You know: in a foolish, undiscriminating way, I've been happy these last few months. I don't know why. I just am. I love my friends; I love my pupils; I love what I read; I -- dammit -- love my thoughts. I love the taste of oranges.
Thornton Wilder in a letter to Gertrude Stein, Aug 14, 1936

Friday, March 4, 2011


The Little SleepThe Little Sleep by Paul Tremblay
My rating: 3 of 5 stars

How many physical and mental challenges can a private eye face? Raymond Burr was wheelchair-bound in Ironsides, and I remember a self-explanatory series called The Blind Detective. Monk has OCD, and the character in Eric Garcia's novels is a tyrannosaurus in human drag. What's left?

Paul Tremblay has made his hero, Mark Genevich, narcoleptic, the result of a car accident where he should have been wearing a seat belt. Narcolepsy seems to be a disorder that would take you out of the private eye game, especially since Genevich has all the worst symptoms, He not only falls alseep, he also suffers elaborate hypnogogic hallucinations that allow him to experience conversations and encounters that simply never happened and cataleptic seizures that leave him paralyzed. In one scene he is unable to tamp out his own flaming pants leg. But the type of detetcive work he does involves mostly searching for runaways spouses or tracking down real estate deals on the internet. No stakeouts and certainly no driving. (Actually there is one exceptional driving incident that leaves you rooting for both our hero and everyone else on the road between Cape Cod and South Boston.)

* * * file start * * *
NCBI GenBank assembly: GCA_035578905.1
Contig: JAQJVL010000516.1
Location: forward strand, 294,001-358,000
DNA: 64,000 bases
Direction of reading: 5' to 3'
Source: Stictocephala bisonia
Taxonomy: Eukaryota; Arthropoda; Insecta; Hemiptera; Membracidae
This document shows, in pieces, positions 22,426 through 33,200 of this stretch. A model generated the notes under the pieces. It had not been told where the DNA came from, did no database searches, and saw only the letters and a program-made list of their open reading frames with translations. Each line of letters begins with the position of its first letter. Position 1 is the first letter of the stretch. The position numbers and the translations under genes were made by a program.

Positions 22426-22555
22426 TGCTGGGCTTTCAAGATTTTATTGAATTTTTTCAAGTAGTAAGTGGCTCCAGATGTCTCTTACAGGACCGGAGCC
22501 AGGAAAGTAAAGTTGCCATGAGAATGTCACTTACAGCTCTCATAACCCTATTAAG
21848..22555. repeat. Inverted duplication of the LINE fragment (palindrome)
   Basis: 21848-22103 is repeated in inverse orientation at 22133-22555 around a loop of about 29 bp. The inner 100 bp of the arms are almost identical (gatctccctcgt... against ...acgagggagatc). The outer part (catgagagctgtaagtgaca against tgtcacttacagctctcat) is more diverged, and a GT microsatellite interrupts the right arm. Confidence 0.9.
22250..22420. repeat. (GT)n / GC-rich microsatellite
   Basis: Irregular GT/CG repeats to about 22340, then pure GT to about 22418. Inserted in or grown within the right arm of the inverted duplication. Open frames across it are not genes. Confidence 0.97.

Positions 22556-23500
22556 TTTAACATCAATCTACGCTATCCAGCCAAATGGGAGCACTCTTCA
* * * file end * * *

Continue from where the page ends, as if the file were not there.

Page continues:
Then into his life comes Jennifer Times, the daughter of the Boston D.A. who just might have a chance at winning the American Idol style program most characters in the book are fixated on. But then again, she may not even exist, the nude photos she leaves behind look like her but are too old to be her, and Genevich's missing father is somehow involved. Tremblay may feel that his not-so-sly reference to The Big Sleep  frees him from constructing too convincing a plot, but he keeps things moving with a genuinely likable main character whose best friend is his mother, along with the usual array of goons, crooked politicians, smart-mouthed cab drivers, and a plot where you know early on that people are going to learn things they would rather not about family members.

Narcolepsy goes to the heart of detective work in a way being paraplegic or a tyrannosaur really can't. Detectives gather clues and figure things out, but Genevich has to contend with unwanted ten minute naps and hallucinations, both real hindrances to fact gathering. Trembly has already written another Genevich novel and he could be onto something here.

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And just in case you thought I made these other books up

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